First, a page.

The seemingly subtle exchanges in the dialogue between the two characters are also indicative of irony. For instance, when Montresor hears as Fortunato coughs, he asks, “how long have you had that cough?” (Poe 214). The irony of this supposedly caring question is that the does not actually care about the health of his friend but tries to seem caring and attentive while also planning to wall Fortunato up alive in the catacombs. This quote is also indicative of the overall evil nature of Montresor – while he is about to murder his friend though the most inexplicably cruel way, he plays a game to intentionally subvert the attention of Fortunato, so the latter does not suspect anything.
In a similar ironic episode in the story, despite indeed having a terrible cough, he continues drinking and makes a toast to the people who are buried in the catacombs, as a sign of respect: “I drink… to the buried that repose around us” (Poe 214). Although, the character does not realize yet that he also drinks makes a toast to himself being murdered as he is soon buried alive in the catacombs, which is quite ironic. Later in the scene, Fortunato, who is a freemason according to the story, asks Montresor in disbelief as to whether he is a mason, to which the latter answers by showing a trowel he is concealing from his friend. The irony is that Fortunato realizes what skills do Montresor possess as a mason and soon discovers that the latter will build a wall in the catacomb and leave him to die there. After burying Fortunato alive, Montresor states that “for half of the century no mortal has disturbed them [the people buried in the catacombs]. Rest in peace” (Poe 217). This statement is ironic since Montresor intentionally left his friend alive to suffer and die in agony. Besides, it also signals the end of the life of Fortunato, whether he is dead or alive, he will never be able to escape the catacombs.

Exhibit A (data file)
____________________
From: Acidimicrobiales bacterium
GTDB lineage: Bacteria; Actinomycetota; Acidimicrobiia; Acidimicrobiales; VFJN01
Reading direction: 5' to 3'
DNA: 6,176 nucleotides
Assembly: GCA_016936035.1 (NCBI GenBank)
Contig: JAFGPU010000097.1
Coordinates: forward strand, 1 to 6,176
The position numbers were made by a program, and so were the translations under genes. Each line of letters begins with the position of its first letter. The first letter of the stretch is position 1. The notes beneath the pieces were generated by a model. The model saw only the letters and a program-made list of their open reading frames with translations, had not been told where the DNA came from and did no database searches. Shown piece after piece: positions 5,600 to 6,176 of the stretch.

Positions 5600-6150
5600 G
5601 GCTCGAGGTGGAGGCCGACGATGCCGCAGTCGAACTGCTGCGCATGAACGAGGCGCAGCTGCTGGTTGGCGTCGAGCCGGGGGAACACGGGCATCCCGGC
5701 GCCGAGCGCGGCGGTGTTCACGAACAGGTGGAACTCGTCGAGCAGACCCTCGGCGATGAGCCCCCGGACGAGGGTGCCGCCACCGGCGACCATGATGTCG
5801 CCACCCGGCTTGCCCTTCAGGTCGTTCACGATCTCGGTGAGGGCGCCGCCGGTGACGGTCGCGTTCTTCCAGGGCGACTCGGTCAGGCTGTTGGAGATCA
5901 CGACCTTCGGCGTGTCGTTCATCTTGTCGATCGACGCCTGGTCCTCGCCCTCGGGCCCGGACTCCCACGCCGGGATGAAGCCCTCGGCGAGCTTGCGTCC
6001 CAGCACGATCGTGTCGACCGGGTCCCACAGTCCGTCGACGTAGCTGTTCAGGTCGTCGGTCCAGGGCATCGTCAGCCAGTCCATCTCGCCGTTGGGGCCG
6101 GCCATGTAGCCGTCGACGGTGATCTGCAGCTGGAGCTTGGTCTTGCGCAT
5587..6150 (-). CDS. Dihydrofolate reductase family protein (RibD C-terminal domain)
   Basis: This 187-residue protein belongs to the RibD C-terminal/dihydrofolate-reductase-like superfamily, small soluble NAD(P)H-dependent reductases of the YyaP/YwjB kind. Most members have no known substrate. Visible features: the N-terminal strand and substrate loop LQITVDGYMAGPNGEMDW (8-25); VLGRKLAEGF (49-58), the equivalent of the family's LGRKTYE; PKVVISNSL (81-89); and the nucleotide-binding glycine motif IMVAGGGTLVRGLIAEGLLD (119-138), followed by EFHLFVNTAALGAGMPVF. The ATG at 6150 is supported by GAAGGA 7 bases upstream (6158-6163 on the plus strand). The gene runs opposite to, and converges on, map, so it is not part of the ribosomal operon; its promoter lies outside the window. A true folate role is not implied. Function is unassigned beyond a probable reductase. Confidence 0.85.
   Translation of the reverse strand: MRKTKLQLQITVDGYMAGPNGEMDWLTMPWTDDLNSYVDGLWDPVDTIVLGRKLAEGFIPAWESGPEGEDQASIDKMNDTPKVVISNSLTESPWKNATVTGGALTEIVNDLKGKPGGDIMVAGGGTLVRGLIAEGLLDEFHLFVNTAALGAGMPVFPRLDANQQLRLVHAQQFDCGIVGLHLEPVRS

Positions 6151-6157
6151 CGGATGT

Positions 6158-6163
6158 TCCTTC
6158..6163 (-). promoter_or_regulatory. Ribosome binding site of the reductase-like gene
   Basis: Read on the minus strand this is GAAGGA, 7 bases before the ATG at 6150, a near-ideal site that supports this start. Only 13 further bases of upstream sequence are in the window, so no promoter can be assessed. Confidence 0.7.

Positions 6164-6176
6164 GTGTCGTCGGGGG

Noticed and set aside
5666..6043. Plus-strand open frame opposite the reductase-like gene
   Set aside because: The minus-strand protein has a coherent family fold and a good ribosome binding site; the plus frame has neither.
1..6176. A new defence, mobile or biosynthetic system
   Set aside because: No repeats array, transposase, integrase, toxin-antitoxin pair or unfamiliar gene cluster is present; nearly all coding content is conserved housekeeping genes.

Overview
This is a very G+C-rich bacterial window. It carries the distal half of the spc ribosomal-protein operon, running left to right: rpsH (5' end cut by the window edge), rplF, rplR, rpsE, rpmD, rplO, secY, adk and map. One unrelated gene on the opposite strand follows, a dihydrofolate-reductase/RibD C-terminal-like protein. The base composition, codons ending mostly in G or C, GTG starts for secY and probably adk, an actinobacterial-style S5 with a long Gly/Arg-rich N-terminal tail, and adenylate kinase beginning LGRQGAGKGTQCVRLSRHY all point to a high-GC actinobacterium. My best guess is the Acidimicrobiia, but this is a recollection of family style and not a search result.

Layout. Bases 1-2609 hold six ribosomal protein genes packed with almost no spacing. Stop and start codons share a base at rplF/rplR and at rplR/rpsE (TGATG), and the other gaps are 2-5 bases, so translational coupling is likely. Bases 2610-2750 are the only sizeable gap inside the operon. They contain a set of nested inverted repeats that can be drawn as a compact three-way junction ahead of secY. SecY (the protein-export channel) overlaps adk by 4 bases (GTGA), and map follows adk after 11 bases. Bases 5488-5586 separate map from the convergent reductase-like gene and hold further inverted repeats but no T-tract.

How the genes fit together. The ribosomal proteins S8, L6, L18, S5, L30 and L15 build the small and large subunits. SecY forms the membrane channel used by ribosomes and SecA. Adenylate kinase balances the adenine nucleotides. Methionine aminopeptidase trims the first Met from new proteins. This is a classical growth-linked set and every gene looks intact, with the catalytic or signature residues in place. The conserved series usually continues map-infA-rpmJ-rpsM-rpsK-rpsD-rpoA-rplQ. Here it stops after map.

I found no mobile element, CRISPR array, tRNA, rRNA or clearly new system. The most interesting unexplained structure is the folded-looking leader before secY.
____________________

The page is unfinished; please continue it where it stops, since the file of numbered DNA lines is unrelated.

In The Cask of Amontillado, the literary tool of irony could have played a character in the story itself since its presence is undeniable and can be traced in the majority of the episodes and dialogues between the characters. What is important to point out is that Poe uses irony not only as a dark comedy tool that enables the audience to foresee the demise of Fortunato but also as a reminder that real life is not fair at all. The constant use of irony, such as the continuous drinking of wine that leads Fortunato to his death or the carnival atmosphere juxtaposed to the catacomb burial. No matter how ‘fortunate’ a person has always been, there may be evil people like Montresor who wish others ill will with no reason for being angry or mad at them. What is ironic about the story is that Montresor never gives any reasonable explanation as to why he is angry at Fortunato and wants him dead. As with many interpersonal interactions between people, some reasons for disliking or even hating other people are inexplicable, and that is just human nature because some feelings cannot be controlled. However, Edgar Allan Poe takes this notion to an extreme level, showing the absurdity of human behaviors and the consequences of not addressing one’s negative emotions peacefully and through dialogue.
Bradford, Adam Cunliffe. “Communities of Death: Walt Whitman, Edgar Allan Poe, and the Nineteenth-Century American Culture of Mourning and Memorializing.” PhD (Doctor of Philosophy) Thesis, University of Iowa, 2010. Web.
Poe, Edgar Allan. Edgar Allan Poe: Selected Works, Deluxe Edition. Gramercy, 1990.